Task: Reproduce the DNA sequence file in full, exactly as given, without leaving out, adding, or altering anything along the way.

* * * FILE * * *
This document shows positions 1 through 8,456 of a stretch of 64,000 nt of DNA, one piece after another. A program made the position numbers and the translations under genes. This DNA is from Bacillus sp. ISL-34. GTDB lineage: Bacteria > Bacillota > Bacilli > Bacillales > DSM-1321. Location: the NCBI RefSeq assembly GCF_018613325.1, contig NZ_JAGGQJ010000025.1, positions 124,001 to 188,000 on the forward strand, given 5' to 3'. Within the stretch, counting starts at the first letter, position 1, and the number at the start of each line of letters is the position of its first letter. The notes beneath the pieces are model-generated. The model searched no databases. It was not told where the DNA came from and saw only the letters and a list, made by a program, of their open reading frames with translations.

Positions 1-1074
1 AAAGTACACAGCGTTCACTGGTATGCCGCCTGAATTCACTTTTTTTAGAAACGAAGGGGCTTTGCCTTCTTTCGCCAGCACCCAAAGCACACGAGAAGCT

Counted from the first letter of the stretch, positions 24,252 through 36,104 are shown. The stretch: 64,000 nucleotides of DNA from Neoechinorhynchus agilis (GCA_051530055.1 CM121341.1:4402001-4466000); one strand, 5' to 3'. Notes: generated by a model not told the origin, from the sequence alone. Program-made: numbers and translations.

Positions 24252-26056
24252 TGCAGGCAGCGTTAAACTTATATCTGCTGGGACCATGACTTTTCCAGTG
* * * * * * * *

This document shows positions 1 through 8,456 of a stretch of 64,000 nt of DNA, one piece after another. A program made the position numbers and the translations under genes. This DNA is from Bacillus sp. ISL-34. GTDB lineage: Bacteria > Bacillota > Bacilli > Bacillales > DSM-1321. Location: the NCBI RefSeq assembly GCF_018613325.1, contig NZ_JAGGQJ010000025.1, positions 124,001 to 188,000 on the forward strand, given 5' to 3'. Within the stretch, counting starts at the first letter, position 1, and the number at the start of each line of letters is the position of its first letter. The notes beneath the pieces are model-generated. The model searched no databases. It was not told where the DNA came from and saw only the letters and a list, made by a program, of their open reading frames with translations.

Positions 1-1074
1 AAAGTACACAGCGTTCACTGGTATGCCGCCTGAATTCACTTTTTTTAGAAACGAAGGGGCTTTGCCTTCTTTCGCCAGCACCCAAAGCACACGAGAAGCT

Counted from the first letter of the stretch, positions 24,252 through 36,104 are shown. The stretch: 64,000 nucleotides of DNA from Neoechinorhynchus agilis (GCA_051530055.1 CM121341.1:4402001-4466000); one strand, 5' to 3'. Notes: generated by a model not told the origin, from the sequence alone. Program-made: numbers and translations.

Positions 24252-26056
24252 TGCAGGCAGCGTTAAACTTATATCTGCTGGGACCATGACTTTTCCAGTG